MiMedx: Not What The Doctor Ordered

| About: MiMedx Group (MDXG)

Summary

Company hands out over 1 million shares of stock and options worth over $7 million to doctor consultants and medical advisory board members.

Practices raise ethical questions, risk of federal violations that have damaged other companies.

Company market cap of about $740 million greatly exceeds estimated $500 million “skin substitution” market.

Doctors, insiders, employees hold options/warrants on over 16 million shares of stock at 90 cents to $2.46.

Analyst slaps MiMedx with lack-luster “market perform” and notes looming uncertainties, issues.

Human placenta products peddler MiMedx (NASDAQ:MDXG) is handing out company stock like candy to doctors who "evaluate technologies" or act as consultants, TheStreetSweeper has learned.

One doctor got tens of thousands of shares of common stock without paying one single dime. Another prominent doctor on the company's medical advisory board received options on 200,000 shares.

The company has doled out roughly 1.2 million shares of stock and options to its influential doctor friends - shares now worth more than $7 million - as its chief executive, Parker Petit, prepares to go on trial perhaps as early as next month for an alleged insider trading scheme.

Despite that, the company's stock price is screaming, shoving the market cap into the stratosphere. The company is now valued at about $740 million, much higher than the entire "skin substitution" market estimated at $500 million.

Paid to do what?

MiMedx uses doctors in speaking bureaus, consulting and research. But filings also say doctors educate others about "the efficacy and uses of our products." MiMedx's business turns mothers' placental membranes into "EpiFix" material used to cover injuries such as burns and diabetic foot sores, as well as "AmnioFix" for internal coverage uses such as spinal surgery and tennis elbow.

The company's filings - pages 14 and 15 - describe some doctors' duties this way:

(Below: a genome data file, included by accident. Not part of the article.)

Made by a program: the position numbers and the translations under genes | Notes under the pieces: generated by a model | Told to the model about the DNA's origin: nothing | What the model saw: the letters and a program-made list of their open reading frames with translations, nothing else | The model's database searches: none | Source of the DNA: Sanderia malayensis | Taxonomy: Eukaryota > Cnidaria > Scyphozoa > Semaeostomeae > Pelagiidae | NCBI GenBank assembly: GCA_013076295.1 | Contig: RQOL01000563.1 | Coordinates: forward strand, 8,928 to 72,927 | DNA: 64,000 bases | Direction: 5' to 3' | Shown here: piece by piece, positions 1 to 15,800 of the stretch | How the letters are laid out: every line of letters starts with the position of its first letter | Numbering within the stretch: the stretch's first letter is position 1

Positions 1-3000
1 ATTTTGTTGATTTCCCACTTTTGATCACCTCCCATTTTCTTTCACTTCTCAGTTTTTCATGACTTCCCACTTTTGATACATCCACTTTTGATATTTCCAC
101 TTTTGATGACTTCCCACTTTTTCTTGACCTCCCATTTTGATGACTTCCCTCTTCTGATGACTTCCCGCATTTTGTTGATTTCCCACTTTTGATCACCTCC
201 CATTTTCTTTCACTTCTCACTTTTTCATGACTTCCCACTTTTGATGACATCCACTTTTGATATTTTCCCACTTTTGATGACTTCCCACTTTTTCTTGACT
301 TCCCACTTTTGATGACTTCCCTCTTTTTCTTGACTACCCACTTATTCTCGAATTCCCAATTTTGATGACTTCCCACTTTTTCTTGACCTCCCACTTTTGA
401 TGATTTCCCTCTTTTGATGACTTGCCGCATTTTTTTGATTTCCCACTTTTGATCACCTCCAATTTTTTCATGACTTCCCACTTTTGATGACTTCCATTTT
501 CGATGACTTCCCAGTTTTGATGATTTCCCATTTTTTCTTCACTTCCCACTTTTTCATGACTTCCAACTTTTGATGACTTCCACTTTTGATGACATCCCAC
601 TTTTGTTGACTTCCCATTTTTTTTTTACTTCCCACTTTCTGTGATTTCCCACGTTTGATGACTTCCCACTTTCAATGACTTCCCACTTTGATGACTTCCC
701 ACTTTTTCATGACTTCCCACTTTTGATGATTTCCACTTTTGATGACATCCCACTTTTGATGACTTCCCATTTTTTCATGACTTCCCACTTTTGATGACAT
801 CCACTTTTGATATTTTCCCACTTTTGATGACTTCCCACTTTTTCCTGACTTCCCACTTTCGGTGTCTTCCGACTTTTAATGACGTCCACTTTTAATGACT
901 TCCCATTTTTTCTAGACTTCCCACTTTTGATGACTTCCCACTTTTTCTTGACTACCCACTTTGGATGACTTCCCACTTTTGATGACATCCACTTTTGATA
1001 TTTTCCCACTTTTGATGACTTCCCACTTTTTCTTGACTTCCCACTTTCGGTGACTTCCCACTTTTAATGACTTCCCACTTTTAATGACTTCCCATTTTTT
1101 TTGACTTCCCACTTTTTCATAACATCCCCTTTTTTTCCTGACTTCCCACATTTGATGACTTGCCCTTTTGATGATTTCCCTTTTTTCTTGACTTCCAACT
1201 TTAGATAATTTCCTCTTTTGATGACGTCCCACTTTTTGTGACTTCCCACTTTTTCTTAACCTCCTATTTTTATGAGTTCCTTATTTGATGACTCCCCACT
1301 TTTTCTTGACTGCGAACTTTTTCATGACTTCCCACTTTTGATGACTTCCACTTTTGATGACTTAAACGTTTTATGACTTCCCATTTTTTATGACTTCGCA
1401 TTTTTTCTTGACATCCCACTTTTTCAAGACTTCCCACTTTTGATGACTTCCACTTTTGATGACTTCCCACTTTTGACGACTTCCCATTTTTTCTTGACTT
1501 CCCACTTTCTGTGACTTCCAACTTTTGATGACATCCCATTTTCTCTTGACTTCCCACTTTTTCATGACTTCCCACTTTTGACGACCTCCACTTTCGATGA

"… speaking to payers about our products in support of our reimbursement efforts."

The company also works with doctors "who may order our products or make decisions to use them," according to this filing.

TheStreetSweeper asked the company for more details about the medical advisory board, including whether MiMedx encourages doctors to use their products. We got some answers back by email.

"Our selection of advisory board members is unrelated to their use of our products," said the company's lawyer, Roberta McCaw.

MiMedx uses doctors to help deliver exciting business deals while it tiptoes past kickback and false claims laws, suggests page 28 of this filing. But news reports show even big pharma sometimes fall down the slippery slope into an embarrassing, expensive legal hole that MiMedx could ill afford.

Just last November, Johnson & Johnson agreed to a $2.2 billion deal to settle government charges on false marketing claims and paying kickbacks to doctors.

Doctors get cheap stock

For investors, there's also a personal piece to the problems inherent in MiMedx's fraud lawsuit-saddled chief executive's use of the medical advisory board.

Unlike the average investor, some lucky doctors have had the option to buy their stock for virtually pennies-on-the-dollar. The doctors now also get paid on a services rendered basis, though the company lawyer wouldn't give details.

In recent years, each doctor is granted options to buy 15,000 shares of stock vested over three years upon joining the medical advisory board, which has been whittled down to about 14 members. So docs who joined in say, 2013, paid an average market value of $3.08 for their options, while those in 2011 paid only an average 63 cents.

MiMedx wasn't selling a nickel's worth of product several years ago. Back then, in 2008, the company had more than 30 "key physician opinion leaders" on the company's advisory board. The doctors' retainers ranged from $35,000 to $125,000 yearly and were allowed to snap up thousands upon thousands of shares for $1 to $2.40 apiece, filings show.

One doctor, who has since left, joined the advisory board and was handed 50,000 shares of common stock - absolutely free.

Two doctors, who have since left the board, received options to buy 50,000 to 100,000 shares apiece for just $1.80 each.

Recent information is sketchy because doctors' contracts typically have not been filed with the Securities and Exchange Commission in the last couple of years.

"Our agreements with them are not material to our business and are not required to be disclosed," said the lawyer, Ms. McCaw.

When asked why the company stopped the more transparent practice of filing such contracts with the SEC, the company's lawyer took the time to write: "Unfortunately, I don't have time to educate you on public company disclosure rules. Suffice it to say that we have not changed our disclosure practices to be less transparent. The concept of what is a material agreement is determined at the time disclosures are required."

Money, reputation, Medicare funding at stake